The Courier-Mail and Cairns Post have run a yarn on opening up national parks to eco-tourism: National park opening will give huge camping access to Great Barrier Reef

TOURISTS will be able to camp on dozens of unspoilt atolls on the Great Barrier Reef under a Newman Government plan to cash in on the state's pristine beaches, rainforests and national parks.
Minister Steve Dickson said a helicopter would fly the tourists to the coral atolls, where they would be able to camp for $5 a night.
Minister is on a mission to pay back debt:

"Unashamedly, I am looking to make money out of this," he said.
"The debt of Queensland is $81 billion and we have to think of innovative ideas out of the box.
Presumably that fee doesn't include the helicopter and at $5 a night we should be debt free in no time!?!

Saturday, August 17, 2013

FNQ lifts Mantra Group

Thanks again to Conus for a post which passed me by last week: Mantra Group results highlight FNQ recovery.

The 2012/13 result represents a 5% increase on profit (YOY) and can largely be attributed to the Group’s Queensland leisure properties with North Queensland region in particular posting a profit uplift of 38%.  The region experienced a significant increase in average daily rate (ADR) of 8.7% and consistent occupancy levels in both non-peak and traditional peak seasons.
Mantra Group CEO, Bob East, said the region’s attractions coupled with a fall in the Australian dollar and growing inbound markets were behind the region’s success.
“Australians were looking for the ease of a domestic holiday in a destination that offered a diverse choice of experiences.  The combination of natural attractions, family friendly accommodation and great food and wine combined with the fall in the Australian dollar benefitted the region,” he said. 
“We are also seeing continued growth with the Chinese market and other emerging markets travelling to the region.”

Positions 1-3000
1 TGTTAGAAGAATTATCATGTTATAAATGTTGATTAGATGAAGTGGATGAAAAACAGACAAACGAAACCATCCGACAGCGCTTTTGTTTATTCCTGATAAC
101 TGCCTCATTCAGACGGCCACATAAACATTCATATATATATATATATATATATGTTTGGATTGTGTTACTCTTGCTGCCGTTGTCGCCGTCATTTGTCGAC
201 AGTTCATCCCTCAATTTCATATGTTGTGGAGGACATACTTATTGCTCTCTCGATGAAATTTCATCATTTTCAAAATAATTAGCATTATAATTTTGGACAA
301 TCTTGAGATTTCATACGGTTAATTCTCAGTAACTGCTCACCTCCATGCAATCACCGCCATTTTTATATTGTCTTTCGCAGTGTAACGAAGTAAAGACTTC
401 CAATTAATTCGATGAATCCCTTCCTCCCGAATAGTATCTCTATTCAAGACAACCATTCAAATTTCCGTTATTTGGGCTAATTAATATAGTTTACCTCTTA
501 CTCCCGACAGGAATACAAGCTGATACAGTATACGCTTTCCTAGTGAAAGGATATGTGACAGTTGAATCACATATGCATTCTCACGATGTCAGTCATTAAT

Mantra Group has three Peppers and eight Mantra resorts located in North Queensland. 
A half yearly result from Reef Casino should also be due in the coming weeks. Reef declared a distribution for the half in June and indicated a distributable profit result between $5.0 and $5.4 million. The 2012 full year profit was $10.8 million which comprised $3.9 million in 1H and $6.9 million in 2H. However the upper level was closed for renovations in 1H and 2H is typically the stronger trading period.

Performance update and commentary from Reef will be interesting particularly given the "only slightly bigger than Crown" Aquis Casino proposal from Tony Fung at Yorkeys Knob.

Friday, August 16, 2013

FNQ employment spin and substance

Regional unemployment numbers were released by ABS yesterday which didn't really provide much change from recent trends but was reported in the Cairns Post:

Jobs on rise as tourism surges
According to the Australian Bureau of Statistics the workforce totalled 138,200, up 5100 on June and 6700 more than this time last year.
The seasonally adjusted and trend series from Conus remains the preferred analysis:

 FNQ Unemp; headline down, trend up and PR confusing everything
The rollercoaster ride for FNQ's jobs data continues but we believe that the Trend data paints a somewhat clearer picture of a gradual slowdown in jobs growth. The working age population in the region is growing at an annual rate around 2.25%. We will need to see trend employment growth beating that (excluding volatility in the Participation Rate) to get a consistent decline in the Trend unemployment rate.

To be fair to Nick Dalton he actually appears to have tried harder with this report and even makes reference to a trend unemployment rate and a somewhat confused attempt at this months participation rate effect in my view. However, he continues to report monthly movements as meaningful rather than statistical noise and most annoyingly continues to confuse the number unemployed with the dole!

There is also a problem with that YoY jobs growth in the Post. I had to check my spreadsheet and sums: July 2012=134,600; July 2013=138,200; 138,200-134,600=3,600? Somewhat less than the 6,700 reported in the Post? Oh? The 6,700 would be a comparison with the previous June, not July! Better luck next month Nick!

The Queensland Government Statistician has again released their regional update which uses a conservative 12 month moving average. I have updated a few graphs and the 'trend' line in these is also a simple 12 month moving average.

Note: With regards unemployment statistics last weeks post on the national data from Grogs Gamut is also recommended: how to put spin on a front page:
As I say, trust nothing you read (including my blog, I am not perfect, and certainly not unbiased), get a second opinion. Verify. But realise that one news organisation has bet all their bickies on a Tony Abbott win. That doesn’t mean we should assume everything they write is a lie – they don’t “lie” and I would never suggest they do. But as we have seen today, they can cherry pick data as good as any politicians can. I suggest you treat their statements with the same level of scepticism. And seek out the full picture.